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by Dane Cash
November 15, 2019
Photography by Gruber Images, Cor Vos
Alex Howes renews with EF Education First, Arkéa-Samic will ride on Canyon bikes next year, Katusha-Alpecin riders and staff are waiting on their October wages, Richard Freeman does not attend his medical tribunal hearing on Thursday. Those stories and more in today’s Daily News Digest.
American road champion Alex Howes will ride on with EF Education First next year.
The 31-year-old is a long-tenured member of the organization. He rode with the Slipstream Pro Continental team in 2007, spent time with the development team in 2011, and joined the WorldTour ranks as a member of Garmin-Barracuda in 2012.
Alex Howes wins the U.S. men’s road title. Photo: Wil Matthews
A winner of stages at the USA Pro Challenge, the Colorado Classic, and the Tour of Alberta, Howes earned a year in the stars and stripes jersey with a victory in the men’s road race at nationals this summer. EF has announced that he has signed on to stick with the squad through 2021.
“The team has changed a lot over the years, but the core ethos and mentality of the team has always remained the same,” said Howes in a press release. “We’ve always been the plucky underdogs who find ways to win with craft and grit. That mentality has really resonated with me and keeps me coming back.”
Spain’s Serranía Celtibérica is mountainous and sparsely populated – and perfect for bikepacking.
Barcelona-based photographer Tomás Montes rode through the region with friends, and chronicled the journey in a piece you can check out on CyclingTips, Bikepacking the Empty Mountains.
Katusha-Alpecin riders and staff awaiting wages
Members of the Katusha-Alpecin squad are waiting on their October wages, Cyclingnews reports.
“Everyone has been paid for September but we have a bit of a delay for October,” Katusha-Alpecin’s lawyer Alexis Schoeb told Cyclingnews. “It’s a normal delay due to cash availability at the end of the season. I don’t think that there’s any issue at this stage. Riders and staff have been informed of the delay and been told that it’s just a matter of one or two days. So tomorrow or Monday at the latest.”
Katusha-Alpecin in team time trial mode on stage 2 of the Tour de France. Photo: Peter de Voecht/PN/Cor Vos © 2019
CyclingTips has independently confirmed that riders are waiting on paychecks.
The UCI is aware of the situation, according to Cyclingnews, and the delay is reportedly tied to payment from sponsors, although Schoeb reportedly declined to go into further detail on whether it was due to one particular sponsor.
2019 has brought multiple challenges for riders and staff at Katusha-Alpecin, with the team unable to find a new sponsor for 2020, ultimately leading to Israel Cycling Academy buying the squad’s WorldTour license. Should Katusha-Alpecin not acquire the money from its sponsors to pay wages, the money may have to come out of the team’s UCI bank guarantee.
Arkéa-Samsic on Canyon in 2020
Nairo Quintana will continue racing on Canyon bikes next season even as he leaves Movistar. Canyon has announced that Arkéa-Samsic will be riding the bikes in 2020.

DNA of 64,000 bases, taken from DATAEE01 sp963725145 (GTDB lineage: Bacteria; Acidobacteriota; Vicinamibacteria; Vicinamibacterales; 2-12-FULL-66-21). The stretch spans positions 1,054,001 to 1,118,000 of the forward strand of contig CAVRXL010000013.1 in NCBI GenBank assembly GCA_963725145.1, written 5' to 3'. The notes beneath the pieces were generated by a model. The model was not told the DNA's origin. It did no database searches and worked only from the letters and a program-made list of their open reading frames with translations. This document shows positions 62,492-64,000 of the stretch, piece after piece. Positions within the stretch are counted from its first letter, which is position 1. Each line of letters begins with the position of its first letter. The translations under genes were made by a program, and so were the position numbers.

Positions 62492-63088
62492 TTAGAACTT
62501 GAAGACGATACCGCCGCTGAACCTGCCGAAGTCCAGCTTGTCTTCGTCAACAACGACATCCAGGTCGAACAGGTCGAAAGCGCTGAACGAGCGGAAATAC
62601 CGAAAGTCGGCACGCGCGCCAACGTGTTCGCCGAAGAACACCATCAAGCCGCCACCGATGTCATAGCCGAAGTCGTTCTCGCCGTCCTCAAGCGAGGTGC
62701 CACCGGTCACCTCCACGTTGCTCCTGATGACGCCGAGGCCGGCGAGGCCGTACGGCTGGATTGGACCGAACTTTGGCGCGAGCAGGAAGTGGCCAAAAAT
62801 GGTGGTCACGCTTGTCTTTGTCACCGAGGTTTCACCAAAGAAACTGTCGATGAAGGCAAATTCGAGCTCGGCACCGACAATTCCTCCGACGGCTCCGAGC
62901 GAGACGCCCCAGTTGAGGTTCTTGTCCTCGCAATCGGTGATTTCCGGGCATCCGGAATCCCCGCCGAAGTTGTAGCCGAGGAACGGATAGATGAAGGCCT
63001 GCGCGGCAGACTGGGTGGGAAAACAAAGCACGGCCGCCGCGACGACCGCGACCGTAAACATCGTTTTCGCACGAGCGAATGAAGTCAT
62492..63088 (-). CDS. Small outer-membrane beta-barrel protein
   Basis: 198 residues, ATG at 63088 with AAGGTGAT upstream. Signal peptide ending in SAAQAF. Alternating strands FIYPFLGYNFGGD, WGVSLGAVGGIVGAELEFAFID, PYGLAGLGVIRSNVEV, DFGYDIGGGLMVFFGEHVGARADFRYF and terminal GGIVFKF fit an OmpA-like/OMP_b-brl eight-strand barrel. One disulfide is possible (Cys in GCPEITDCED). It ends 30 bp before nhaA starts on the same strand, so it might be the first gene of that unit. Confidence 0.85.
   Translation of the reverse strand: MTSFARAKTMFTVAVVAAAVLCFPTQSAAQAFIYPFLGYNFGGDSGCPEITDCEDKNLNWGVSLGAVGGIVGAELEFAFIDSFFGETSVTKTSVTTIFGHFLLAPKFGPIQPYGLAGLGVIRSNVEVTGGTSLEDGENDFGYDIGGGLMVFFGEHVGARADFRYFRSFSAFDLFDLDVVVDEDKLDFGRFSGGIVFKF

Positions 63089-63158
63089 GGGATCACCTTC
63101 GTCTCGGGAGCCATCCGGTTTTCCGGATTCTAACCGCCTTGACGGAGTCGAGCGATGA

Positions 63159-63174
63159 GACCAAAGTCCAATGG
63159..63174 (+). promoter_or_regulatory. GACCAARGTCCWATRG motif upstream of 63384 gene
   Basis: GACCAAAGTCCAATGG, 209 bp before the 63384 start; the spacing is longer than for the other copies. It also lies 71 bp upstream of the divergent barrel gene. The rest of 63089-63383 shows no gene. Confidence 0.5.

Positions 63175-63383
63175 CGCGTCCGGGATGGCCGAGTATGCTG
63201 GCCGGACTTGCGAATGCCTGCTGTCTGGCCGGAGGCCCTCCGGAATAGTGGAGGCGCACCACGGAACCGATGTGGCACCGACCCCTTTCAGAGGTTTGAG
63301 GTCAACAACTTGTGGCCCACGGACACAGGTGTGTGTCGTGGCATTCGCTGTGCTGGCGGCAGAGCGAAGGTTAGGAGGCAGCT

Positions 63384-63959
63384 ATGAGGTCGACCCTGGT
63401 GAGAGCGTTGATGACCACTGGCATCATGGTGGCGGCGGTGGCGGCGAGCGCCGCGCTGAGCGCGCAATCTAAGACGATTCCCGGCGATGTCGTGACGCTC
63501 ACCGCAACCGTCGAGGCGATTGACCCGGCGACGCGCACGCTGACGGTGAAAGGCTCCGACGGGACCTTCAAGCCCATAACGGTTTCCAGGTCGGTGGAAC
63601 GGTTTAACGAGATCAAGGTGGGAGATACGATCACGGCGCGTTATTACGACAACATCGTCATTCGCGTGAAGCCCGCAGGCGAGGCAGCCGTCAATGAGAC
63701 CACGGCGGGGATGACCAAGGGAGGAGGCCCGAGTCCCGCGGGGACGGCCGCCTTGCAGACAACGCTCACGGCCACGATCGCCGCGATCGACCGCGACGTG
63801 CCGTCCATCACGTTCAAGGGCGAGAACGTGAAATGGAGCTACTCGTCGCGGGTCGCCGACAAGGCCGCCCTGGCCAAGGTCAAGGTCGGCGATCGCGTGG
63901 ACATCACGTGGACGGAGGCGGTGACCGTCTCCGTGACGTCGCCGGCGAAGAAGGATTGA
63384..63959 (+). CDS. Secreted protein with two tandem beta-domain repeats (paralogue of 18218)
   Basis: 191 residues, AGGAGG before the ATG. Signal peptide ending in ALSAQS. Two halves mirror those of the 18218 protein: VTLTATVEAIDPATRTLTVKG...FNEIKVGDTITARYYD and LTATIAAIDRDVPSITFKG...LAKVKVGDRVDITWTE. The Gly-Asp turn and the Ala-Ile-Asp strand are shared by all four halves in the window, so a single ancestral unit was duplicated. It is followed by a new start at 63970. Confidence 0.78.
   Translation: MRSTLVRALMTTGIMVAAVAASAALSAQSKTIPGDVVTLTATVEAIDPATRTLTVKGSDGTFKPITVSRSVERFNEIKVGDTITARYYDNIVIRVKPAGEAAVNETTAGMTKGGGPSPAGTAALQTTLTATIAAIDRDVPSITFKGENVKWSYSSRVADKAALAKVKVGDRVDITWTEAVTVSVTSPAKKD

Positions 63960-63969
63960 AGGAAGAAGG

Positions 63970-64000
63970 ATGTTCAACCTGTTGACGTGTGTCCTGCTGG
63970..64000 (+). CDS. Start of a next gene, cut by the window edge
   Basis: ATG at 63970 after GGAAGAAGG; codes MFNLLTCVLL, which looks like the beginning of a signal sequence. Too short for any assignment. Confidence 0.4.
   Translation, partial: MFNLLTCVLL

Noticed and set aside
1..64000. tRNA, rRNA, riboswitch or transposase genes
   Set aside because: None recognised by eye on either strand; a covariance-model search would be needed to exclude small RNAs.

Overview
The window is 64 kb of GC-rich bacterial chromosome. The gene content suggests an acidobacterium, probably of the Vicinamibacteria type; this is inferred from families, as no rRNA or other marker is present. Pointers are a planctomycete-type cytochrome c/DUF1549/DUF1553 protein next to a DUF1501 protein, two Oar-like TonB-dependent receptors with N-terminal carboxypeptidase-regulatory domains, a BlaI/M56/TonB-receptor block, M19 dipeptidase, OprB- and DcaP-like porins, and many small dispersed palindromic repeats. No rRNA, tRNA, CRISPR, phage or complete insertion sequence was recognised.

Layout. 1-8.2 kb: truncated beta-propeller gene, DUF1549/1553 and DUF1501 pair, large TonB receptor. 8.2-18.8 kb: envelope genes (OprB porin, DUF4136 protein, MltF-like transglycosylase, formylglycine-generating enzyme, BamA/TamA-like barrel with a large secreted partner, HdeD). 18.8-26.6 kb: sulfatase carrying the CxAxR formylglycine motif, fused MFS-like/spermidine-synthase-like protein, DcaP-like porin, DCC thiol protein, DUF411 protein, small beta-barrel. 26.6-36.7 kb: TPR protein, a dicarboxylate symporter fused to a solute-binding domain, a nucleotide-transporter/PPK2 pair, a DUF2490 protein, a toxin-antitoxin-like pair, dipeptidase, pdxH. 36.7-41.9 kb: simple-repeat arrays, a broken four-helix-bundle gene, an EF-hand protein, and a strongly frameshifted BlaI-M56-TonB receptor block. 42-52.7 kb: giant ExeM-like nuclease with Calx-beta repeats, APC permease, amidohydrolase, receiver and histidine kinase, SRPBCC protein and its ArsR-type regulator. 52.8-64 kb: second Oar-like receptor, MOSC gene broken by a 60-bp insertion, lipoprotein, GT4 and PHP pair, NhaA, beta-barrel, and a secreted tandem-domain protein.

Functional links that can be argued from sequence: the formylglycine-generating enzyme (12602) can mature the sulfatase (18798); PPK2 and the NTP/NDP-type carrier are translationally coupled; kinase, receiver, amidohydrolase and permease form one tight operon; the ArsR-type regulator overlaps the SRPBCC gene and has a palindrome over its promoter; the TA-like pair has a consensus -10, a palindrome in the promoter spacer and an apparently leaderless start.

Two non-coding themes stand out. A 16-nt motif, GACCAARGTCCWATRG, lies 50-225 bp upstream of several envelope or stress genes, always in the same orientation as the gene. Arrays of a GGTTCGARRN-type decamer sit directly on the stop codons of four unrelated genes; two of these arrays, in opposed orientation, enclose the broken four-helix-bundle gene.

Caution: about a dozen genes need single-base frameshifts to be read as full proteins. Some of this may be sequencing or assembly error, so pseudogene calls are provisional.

The switch to the German bike brand is one of multiple changes for the French Pro Continental outfit, which raced on BH bikes in 2019, as it heads in the coming year. Arkéa-Samsic has signed both Quintana and Nacer Bouhanni, while terminating André Greipel’s contract.
“I can’t wait to start collaborating with Arkéa-Samsic, because they are a team who share our own singular focus – dedicating everything to achieving great things,” said Canyon’s founder and CEO Roman Arnold.
“With Warren Barguil, Nairo Quintana and Nacer Bouhanni, we’ve got a talented line-up for the coming season who will be bringing a huge depth of talent, experience and leadership to the road.”
Linking up with Arkéa-Samsic gives Canyon two partner teams at the Pro Continental level, with Mathieu van der Poel’s Corendon-Circus also on Canyon bikes.
Freeman absent from hearing on Thursday
Former British Cycling and Team Sky doctor Richard Freeman was absent from his medical tribunal on Thursday. According to the BBC’s Dan Roan, Freeman’s lawyer Mary O’Rourke said that Freeman had “adverse reaction to what happened here Tuesday,” assumedly in reference to Shane Sutton’s tense cross-examination at the hearing.
Freeman, who is accused of having ordered testosterone to British Cycling headquarters “knowing or believing it was to be administered to an athlete to improve their athletic performance,” claims that former coach Shane Sutton “bullied” him into acquiring the testosterone to treat erectile dysfunction.
Sutton was questioned at the hearing on Tuesday, and during a back-and-forth with O’Rourke, the former coach called Freeman “spineless,” left the hearing, and ultimately decided not to return. O’Rourke said on Thursday that Freeman made an emergency appointment with his psychiatrist and is “not in any fit condition to be here today or tomorrow.”
On Thursday, the General Medical Council (GMC) pressing the case against Freeman called Dr. Steve Peters, a consultant psychiatrist for Ineos, as a witness.
November 14 is a big day for birthdays among Grand Tour greats with fierce nicknames from the animal kingdom.
Bernard Hinault turns 65. “The Badger” is a member of cycling’s elite club of five-time Tour de France champions, and also won five other Grand Tour titles, five Monuments, and a rainbow jersey.
Vincenzo Nibali is 35. “The Shark,” who will head from Bahrain-Merida to Trek-Segafredo next year, is one of only two active pros to have won all three Grand Tours. He also counts two Lombardia wins and one stunning Milano-Sanremo victory on his career palmares.
Vincenzo Nibali wins Milano-Sanremo. Photo: LB/RB/Cor Vos © 2018
What Zwift’s move into hardware means for indoor cycling
Feature Image: The 2019 Tour de France heading into the Pyrenees on stage 12. Photo: Gruber Images